Smart Goals for a Healthy Year

It's that time of the year again folks! Will you be among the millions of Americans who make a resolution to lose weight, exercise more, quit smoking, or some other self-improvement plan(s) this year? 

Most of us start off strong in January but, unfortunately, many will quit after a few weeks. Our biggest mistake is setting unrealistic goals. We bite off more than we can chew, then get disappointed and give up by the time February rolls around. 

Resolving to make a change is one thing, but keeping a resolution is the real challenge. According to research by the University of Scranton, 92% of the population are unsuccessful with following through on resolution commitments. There’s even a name for it: “False Hope Syndrome”, a clinical psychology term used to define the cycle of repeated attempts to change (Int. Journal of Obesity and Related Metabolic Disorders, 2001). This is commonly used to define people who are resolving to change—losing weight—followed by trying and failing, followed by setting new resolutions the next year starting the cycle all over again. 

Do you want to be among the eight percent who succeeds? Follow these simple tips. 

Goal Setting: Setting the right S.M.A.R.T. goal is the first and, most often, hardest step. If you are planning to “get healthy” in general, you need to start by defining your goal and determine steps or actions needed to be successful. Often times, our goals are too broad and that makes it difficult to achieve them. Goals have to be specific and clearly state what you plan to accomplish. In addition, goals should be measurable and attainable. Track your progress to know when your goal has been reached by using the smart apps readily available to today’s technology driven society. Try not to make the goal too extreme, nor so easy that it’s not motivating.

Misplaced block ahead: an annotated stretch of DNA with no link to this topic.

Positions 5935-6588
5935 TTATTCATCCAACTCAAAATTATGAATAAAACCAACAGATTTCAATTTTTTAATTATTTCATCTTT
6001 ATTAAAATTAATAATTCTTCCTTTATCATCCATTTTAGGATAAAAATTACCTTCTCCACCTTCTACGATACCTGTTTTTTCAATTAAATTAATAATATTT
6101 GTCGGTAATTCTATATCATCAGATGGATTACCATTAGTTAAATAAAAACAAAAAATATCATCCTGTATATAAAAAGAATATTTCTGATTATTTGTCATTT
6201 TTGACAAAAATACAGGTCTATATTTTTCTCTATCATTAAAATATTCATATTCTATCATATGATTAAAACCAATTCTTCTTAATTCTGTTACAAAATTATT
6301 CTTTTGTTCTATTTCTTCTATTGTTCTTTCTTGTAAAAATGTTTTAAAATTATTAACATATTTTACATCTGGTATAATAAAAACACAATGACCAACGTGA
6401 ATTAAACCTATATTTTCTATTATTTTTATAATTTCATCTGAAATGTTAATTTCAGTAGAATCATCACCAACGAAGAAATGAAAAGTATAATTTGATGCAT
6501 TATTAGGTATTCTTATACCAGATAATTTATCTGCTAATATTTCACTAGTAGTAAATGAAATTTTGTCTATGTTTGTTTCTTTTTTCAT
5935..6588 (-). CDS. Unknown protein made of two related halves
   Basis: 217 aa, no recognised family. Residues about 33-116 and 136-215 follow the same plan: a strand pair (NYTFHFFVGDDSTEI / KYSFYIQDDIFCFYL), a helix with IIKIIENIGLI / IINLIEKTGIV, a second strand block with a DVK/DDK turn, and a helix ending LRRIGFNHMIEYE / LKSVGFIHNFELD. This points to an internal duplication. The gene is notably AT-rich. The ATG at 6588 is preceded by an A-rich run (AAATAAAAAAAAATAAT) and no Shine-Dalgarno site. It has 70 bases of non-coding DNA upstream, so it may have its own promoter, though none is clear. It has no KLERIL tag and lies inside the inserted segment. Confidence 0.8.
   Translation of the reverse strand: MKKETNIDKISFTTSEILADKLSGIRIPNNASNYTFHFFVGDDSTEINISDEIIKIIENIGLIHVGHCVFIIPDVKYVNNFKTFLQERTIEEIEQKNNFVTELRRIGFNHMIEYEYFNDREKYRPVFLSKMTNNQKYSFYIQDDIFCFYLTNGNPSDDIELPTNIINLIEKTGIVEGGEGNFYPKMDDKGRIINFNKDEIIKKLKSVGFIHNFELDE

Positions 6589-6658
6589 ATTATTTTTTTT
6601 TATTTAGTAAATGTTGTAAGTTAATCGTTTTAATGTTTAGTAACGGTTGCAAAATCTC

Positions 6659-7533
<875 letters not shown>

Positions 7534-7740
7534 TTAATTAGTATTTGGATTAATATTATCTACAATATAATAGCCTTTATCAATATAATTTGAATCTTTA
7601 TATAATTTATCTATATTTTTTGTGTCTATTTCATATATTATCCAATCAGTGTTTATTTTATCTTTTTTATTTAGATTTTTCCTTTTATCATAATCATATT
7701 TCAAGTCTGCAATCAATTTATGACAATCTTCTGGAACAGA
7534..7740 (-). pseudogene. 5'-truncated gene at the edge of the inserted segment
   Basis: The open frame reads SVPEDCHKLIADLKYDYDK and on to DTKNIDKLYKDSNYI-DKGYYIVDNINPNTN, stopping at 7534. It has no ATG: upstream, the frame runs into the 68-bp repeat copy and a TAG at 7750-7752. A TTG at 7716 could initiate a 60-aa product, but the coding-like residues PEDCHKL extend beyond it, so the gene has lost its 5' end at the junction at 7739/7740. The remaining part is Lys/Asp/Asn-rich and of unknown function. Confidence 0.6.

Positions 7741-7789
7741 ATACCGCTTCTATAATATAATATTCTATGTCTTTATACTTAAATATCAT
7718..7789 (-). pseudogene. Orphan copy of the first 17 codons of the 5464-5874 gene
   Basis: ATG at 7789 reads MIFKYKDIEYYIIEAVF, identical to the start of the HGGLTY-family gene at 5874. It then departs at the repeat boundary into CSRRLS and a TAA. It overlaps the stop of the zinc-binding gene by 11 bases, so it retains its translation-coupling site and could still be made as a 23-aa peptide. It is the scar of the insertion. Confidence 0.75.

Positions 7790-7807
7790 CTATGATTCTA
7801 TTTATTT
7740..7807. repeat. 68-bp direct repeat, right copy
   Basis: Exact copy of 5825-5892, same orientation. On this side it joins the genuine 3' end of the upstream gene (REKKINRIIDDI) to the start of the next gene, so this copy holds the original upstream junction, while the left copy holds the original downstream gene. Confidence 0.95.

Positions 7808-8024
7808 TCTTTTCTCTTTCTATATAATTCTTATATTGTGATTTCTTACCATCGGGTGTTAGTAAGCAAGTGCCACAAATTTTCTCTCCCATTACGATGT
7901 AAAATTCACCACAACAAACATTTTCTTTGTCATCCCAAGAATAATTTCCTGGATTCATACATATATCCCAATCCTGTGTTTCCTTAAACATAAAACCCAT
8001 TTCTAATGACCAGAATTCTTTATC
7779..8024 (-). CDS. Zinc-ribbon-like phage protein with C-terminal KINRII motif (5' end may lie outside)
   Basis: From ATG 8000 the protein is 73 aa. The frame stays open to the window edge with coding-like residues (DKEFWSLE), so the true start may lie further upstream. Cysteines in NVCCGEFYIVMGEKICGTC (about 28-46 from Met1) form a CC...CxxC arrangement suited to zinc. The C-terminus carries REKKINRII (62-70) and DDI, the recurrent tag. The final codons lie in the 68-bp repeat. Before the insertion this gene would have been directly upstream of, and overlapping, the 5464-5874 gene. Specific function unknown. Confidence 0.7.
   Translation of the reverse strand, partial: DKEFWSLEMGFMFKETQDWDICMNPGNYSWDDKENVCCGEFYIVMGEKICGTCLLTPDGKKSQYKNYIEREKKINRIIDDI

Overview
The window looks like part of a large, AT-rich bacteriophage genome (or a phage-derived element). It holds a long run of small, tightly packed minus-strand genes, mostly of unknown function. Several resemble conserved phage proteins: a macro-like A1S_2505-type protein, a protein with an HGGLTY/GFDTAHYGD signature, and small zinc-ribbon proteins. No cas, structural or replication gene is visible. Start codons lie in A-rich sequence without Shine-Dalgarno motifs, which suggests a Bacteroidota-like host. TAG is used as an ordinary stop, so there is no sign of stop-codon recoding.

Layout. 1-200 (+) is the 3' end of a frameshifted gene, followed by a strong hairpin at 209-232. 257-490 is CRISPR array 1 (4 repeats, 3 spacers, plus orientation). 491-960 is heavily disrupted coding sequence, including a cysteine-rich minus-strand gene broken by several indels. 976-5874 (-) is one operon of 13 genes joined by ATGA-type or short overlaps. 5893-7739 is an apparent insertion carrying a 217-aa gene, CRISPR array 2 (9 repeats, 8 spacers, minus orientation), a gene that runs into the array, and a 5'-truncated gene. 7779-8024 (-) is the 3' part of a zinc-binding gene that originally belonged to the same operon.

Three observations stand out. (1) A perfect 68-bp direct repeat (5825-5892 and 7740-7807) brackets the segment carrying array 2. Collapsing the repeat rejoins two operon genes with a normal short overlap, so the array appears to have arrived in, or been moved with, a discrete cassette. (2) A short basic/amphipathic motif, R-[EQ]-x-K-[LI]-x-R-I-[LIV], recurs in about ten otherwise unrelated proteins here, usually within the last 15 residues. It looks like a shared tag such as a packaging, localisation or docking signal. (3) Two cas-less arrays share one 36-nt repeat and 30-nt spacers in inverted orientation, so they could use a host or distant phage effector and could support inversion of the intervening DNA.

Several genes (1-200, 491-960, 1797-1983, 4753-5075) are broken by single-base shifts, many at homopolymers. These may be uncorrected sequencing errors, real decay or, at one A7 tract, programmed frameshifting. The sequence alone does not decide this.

Don’t make the mistake of borrowing your friend’s goal as this could set you up for failure. Be realistic and make sure your goal is something important to you. Lastly, make sure your goal is time-based as giving yourself a deadline helps boost your motivation for achieving your goal.

An overall rule of thumb is to keep it simple. “Set small, attainable goals throughout the year, rather than a singular, overwhelming goal,” states Lynn Bufka, PsyD, American Psychology Association. For example, choose a goal like losing one pound per week, or four pounds in a month. Taking it one step at a time helps make the goal more attainable and motivating. 

Make Time: A very important step to achieving your goal is to ‘make’ time. Find time within your normal daily schedule to meal prep, or get in a quick thirty-minute workout. Make it official by setting an appointment or marking the activity on your calendar. Find activities that are not only doable, but also enjoyable. Eventually, they’ll become so second-nature, you will forget they were resolutions. Be mindful that the more convenient it is, the easier it is to keep. You can also use social media to hold yourself accountable. Post daily about how many steps you walked using your wearable tracking device or your weekly meal prep. It may seem annoying, but your commitment may help someone else.

Make a Plan B: Figure out your recovery plan now. Don’t wait until you start missing workouts, or you’re too busy to meal prep for the week. Slips will happen, but don’t allow these excuses to veer you from your path.

Sticking to your New Year's resolution all year long is about making small, sustainable improvements for a happy and healthier you. Remember to respect your own preferences, surround yourself with supportive people, and forgive yourself for slips—so that you will sail through the months!

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